Interesting feature of this graph. Consider 2 points on the parabola, I'll take (-2,4) and (4,16). By multipling the positive x values (2*4=8), you can get the y-intercept of the line from (-2,4) to (4,16). Proof: The line including (-2,4) and (4, 16) is written as y=2x+8. Thus, the y-intercept is 8. My question is why does this work? I've been trying to figure it out for a while, and I am completly stumped on this one... Any help would be greatly appreciated!
First find the general equation for the slope b in terms of x1, y1, x2, and y2. Then use the fact that y1 = x1^2 and y2 = x2^2. Actually it's not the product of the absolute value of the x values, it's the opposite of the product of the x values.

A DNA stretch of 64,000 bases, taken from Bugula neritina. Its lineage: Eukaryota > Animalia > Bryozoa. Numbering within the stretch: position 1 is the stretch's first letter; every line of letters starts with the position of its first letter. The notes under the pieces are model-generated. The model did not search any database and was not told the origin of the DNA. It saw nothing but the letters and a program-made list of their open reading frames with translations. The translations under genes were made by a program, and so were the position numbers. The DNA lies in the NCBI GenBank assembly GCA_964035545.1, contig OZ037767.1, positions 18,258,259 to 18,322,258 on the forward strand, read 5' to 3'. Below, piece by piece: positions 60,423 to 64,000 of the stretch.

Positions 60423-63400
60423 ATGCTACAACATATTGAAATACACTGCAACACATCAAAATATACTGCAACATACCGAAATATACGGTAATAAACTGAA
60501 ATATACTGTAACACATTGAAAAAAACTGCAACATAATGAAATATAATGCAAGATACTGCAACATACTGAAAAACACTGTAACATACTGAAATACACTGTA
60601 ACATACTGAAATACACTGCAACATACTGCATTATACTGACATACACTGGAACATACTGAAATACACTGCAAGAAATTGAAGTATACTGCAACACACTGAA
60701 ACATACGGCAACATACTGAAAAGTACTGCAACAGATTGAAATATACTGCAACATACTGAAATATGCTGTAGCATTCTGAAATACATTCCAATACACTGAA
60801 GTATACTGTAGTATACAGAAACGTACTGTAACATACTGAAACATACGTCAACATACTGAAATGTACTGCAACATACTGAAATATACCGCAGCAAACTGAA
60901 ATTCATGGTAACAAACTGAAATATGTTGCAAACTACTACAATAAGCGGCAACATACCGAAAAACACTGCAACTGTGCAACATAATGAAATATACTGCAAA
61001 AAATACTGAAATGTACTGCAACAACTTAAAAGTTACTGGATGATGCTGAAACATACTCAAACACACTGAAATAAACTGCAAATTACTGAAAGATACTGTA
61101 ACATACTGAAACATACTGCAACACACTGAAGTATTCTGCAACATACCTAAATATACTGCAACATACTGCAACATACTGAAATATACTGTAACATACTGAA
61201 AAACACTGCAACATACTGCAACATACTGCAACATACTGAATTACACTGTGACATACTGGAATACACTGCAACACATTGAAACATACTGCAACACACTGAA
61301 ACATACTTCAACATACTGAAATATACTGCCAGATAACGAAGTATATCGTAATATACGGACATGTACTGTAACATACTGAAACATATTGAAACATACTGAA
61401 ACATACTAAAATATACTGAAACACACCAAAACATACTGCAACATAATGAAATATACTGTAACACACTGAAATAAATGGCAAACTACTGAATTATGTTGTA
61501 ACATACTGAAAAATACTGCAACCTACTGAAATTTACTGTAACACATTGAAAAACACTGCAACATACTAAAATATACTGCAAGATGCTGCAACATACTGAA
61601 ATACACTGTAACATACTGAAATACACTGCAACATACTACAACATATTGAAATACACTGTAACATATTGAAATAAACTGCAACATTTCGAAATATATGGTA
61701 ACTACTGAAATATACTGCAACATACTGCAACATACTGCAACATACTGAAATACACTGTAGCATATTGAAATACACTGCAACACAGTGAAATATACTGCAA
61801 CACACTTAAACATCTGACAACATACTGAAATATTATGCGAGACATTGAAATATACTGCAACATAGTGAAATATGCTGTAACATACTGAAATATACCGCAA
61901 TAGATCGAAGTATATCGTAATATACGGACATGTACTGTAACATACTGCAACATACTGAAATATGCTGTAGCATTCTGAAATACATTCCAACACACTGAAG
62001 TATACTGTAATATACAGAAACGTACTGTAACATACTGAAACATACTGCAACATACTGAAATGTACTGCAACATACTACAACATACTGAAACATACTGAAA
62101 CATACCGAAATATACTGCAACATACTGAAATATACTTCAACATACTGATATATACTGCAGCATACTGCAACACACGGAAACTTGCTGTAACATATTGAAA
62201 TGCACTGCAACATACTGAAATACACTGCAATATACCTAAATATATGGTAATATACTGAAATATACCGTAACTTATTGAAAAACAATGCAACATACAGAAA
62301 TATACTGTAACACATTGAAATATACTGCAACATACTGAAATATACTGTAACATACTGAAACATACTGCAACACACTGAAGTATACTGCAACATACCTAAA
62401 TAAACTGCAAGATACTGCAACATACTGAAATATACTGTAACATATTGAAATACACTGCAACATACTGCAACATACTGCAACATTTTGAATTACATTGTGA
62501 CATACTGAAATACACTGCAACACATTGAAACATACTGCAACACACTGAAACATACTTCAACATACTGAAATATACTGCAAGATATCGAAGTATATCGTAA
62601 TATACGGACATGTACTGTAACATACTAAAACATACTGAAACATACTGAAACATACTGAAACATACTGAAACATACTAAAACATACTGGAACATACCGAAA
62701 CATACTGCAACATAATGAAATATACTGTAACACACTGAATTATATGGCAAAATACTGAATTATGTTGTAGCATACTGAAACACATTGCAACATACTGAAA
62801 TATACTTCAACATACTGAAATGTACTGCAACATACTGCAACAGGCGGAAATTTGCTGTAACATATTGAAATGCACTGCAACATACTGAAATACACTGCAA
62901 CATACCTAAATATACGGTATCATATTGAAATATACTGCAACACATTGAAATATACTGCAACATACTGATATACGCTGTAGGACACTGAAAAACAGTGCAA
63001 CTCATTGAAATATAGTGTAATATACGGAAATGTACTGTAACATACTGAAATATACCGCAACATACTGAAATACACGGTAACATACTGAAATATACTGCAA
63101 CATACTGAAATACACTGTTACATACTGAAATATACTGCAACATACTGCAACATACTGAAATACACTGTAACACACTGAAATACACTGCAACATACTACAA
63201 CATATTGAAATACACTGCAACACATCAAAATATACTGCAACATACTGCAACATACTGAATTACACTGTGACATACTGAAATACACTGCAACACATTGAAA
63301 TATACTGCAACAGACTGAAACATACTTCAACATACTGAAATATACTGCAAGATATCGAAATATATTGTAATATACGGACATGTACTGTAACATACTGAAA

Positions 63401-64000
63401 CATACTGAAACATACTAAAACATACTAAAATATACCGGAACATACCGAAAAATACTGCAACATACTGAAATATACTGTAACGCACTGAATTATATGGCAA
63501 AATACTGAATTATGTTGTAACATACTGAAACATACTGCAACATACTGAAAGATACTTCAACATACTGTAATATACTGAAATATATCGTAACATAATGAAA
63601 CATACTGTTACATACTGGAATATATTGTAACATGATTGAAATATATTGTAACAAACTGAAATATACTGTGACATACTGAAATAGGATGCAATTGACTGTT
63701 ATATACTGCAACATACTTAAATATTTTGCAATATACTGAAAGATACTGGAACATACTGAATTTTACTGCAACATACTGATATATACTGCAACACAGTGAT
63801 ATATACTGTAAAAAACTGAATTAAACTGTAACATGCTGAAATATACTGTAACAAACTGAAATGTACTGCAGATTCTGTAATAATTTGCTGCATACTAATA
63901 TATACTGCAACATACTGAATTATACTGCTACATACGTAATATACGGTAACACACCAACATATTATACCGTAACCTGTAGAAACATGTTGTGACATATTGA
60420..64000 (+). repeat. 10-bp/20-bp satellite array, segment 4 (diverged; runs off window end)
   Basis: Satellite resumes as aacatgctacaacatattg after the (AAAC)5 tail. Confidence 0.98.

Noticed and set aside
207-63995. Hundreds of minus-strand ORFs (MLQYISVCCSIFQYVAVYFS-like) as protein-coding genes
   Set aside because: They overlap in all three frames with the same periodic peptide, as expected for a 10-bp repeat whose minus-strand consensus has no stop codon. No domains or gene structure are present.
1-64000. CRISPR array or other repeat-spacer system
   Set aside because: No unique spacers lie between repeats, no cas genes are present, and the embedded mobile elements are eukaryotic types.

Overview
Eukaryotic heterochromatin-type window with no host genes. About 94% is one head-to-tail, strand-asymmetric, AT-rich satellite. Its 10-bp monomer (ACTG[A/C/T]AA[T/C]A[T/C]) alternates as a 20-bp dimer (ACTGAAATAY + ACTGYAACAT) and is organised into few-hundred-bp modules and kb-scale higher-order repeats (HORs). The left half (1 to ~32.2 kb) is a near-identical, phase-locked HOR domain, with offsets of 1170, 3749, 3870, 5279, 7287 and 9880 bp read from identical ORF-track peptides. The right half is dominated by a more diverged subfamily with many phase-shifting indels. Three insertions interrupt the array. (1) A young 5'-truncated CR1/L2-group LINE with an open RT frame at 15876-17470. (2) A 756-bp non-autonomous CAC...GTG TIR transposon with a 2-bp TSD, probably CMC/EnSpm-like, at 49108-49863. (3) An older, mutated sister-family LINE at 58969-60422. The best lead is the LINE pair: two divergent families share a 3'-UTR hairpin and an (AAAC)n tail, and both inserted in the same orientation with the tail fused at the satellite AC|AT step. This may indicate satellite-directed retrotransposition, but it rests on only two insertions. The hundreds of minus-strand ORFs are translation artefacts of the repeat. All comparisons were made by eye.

Start from the 2 point formula for a line. [tex] \frac {y - y_1} {x - x_1} = \frac {y_2 - y_1} {x_2 - x_1} [/tex] The formula for your parabola is [tex] y = x^2 [/tex] So we can write [tex] y_1 = x_1^2 [/tex] and [tex] y_2 = x_2^2 [/tex] Use this information in the 2 point formula to get [tex] \frac {y - y_1} {x - x_1} = \frac {x_2^2 - x_1^2} {x_2 - x_1} [/tex] Note that the numerator on the Right Hand Side is the differenc of squares and can be factored to get [tex] \frac {y - y_1} {x - x_1} = \frac {(x_2 - x_1) (x_2 + x_1)} {x_2 - x_1} [/tex] Cancel like factors in the RHS [tex] \frac {y - y_1} {x - x_1} = (x_2 + x_1) [/tex] Now rearrange this to get [tex] y - y_1 = (x - x_1) (x_2 + x_1)[/tex] Simplify to get: [tex] y = x (x_2 + x_1) - x_1 x_2[/tex] Clearly you are correct for the simple parabola, in addition it can be seen that the slope of the line is the sum of the x coordinates.